Capitals draw blank again, 3-0

Second straight shutout yields boos in D.C., as hungry Carolina wins

Hockey

March 16, 2001|By Sandra McKee | Sandra McKee,SUN STAFF

WASHINGTON - The Washington Capitals were looking for a strong debut from their new additions Trevor Linden and Dainius Zubrus last night, and the Carolina Hurricanes were simply looking to keep their playoff hopes alive.

The Capitals learned desperation can be an inspiration.

The Hurricanes outplayed the Capitals at nearly every turn to win, 3-0, and send the Caps to their second straight loss - both by shutout, a first since December 1999.

They lost, 2-0, Tuesday night to Anaheim. Last night's defeat made the first back-to-back losses since Jan. 18-19.

"We didn't compete hard enough," said Caps coach Ron Wilson. "Our power play was god-awful, and that was really the biggest disappointment of the game. It was our first power play that completely shifted the momentum.

"It's like all the guys on our team think we're a high-skill team, and we're not. We've still got to grind to be successful, and we've gotten away from that in the last few games."

The Carolina victory was the fifth shutout of the season for goalie Arturs Irbe, who made 25 saves and earned the zero in the third period, when the Capitals turned up the heat considerably.

The victory also ended a three-game losing streak for the Hurricanes, who are battling the Boston Bruins for the final Eastern Conference playoff spot. Though Carolina is in second place in the Southeast Division, the Hurricanes are 13 points behind division-leading Washington and see their best playoff route as the eighth spot in the Eastern Conference.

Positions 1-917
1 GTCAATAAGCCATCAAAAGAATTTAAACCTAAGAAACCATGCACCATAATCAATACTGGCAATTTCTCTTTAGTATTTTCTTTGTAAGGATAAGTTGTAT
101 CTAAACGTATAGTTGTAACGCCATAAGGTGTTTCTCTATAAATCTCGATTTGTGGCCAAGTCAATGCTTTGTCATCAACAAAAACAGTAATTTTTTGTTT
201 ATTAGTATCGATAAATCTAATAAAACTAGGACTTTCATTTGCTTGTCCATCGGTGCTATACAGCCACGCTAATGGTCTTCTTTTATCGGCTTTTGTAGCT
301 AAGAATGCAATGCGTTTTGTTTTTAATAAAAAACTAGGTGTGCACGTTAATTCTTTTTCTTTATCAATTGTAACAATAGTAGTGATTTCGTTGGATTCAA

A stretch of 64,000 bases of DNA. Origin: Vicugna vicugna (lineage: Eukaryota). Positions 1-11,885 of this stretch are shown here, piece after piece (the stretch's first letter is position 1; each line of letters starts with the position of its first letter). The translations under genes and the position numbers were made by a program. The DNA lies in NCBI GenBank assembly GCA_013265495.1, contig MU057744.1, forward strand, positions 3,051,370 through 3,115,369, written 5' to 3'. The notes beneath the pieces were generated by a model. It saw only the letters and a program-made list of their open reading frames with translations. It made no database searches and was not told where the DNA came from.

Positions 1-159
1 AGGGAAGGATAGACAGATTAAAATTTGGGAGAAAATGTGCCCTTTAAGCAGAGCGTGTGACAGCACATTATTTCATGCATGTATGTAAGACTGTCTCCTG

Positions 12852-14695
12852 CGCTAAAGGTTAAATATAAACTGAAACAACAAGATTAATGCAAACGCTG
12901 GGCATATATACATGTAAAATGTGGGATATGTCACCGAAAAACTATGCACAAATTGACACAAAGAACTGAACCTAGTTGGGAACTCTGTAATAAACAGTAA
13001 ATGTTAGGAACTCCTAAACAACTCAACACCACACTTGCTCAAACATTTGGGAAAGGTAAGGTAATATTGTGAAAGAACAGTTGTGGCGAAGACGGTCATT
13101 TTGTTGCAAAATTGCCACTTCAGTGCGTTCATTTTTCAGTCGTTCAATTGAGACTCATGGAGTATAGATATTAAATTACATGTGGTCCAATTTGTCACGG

This game didn't exactly start badly for the Capitals. They started fast. Linden, the 6-foot-4, 214-pound center, started on a line with Peter Bondra and Andrei Nikolishin. Zubrus, a 6-4, 221-pound wing, joined center Adam Oates and wing Dmitri Khristich. In the first three minutes, they got five shots.

But they still had five shots at the 11:41 mark, when Carolina's Jeff O'Neill took his team's third shot of the night, sweeping a rebound away from defenseman Calle Johansson and past Caps goalie Olie Kolzig for a power-play goal and a 1-0 lead.

The Capitals looked more spirited five minutes later. Bondra, Linden and Nikolishin went hard to the net, forcing the Hurricanes defense into a hooking penalty. On the following power play, Linden shot from the outside, and Jeff Halpern tried to tie up the Carolina defense in front of the net, but no one got to the rebound.

That was much of the story in the first two periods, when the Caps followed up few shots and were beaten to almost every rebound.

Said Carolina defenseman Kevin Hatcher, a former Cap: "We didn't try to be too cute with the puck. With the discipline Wasnhington has, if you try to be fancy, they make you pay. In this game, the key was the first goal. ... We played real solid. We realize we have to win some hockey games."

Of course, the Caps were adjusting to the addition of Linden and Zubrus, but that failed to account for the entire team's being outplayed. The announced sellout of 18,672 at MCI Center cared. Fans began booing with nearly half the first period still to play.

By the time Carolina had extended its lead to 3-0 with 3:50 left in the second period, the boo birds were in full throat and remained so into the opening minutes of the third period.

Rod Brind'Amour gave Carolina a 2-0 lead with an even-strength goal with 4:12 gone in the second period, walking in against Kolzig and scoring on just his team's fifth shot of the game.

Then penalties bit the Caps at 5:39, with a four-minute double-minor against Brendan Witt that was compounded with 2:23 left by a high-sticking, two-minute levy against Linden.

Twelve seconds later, up five men to three, Carolina's O'Neill scored his second of the night and Carolina's third.

Washington's three-man defense did do a great job killing the rest of the penalty, with Kolzig making a great diving save on a shot by Sami Kapanen with 11 seconds left on the penalty.

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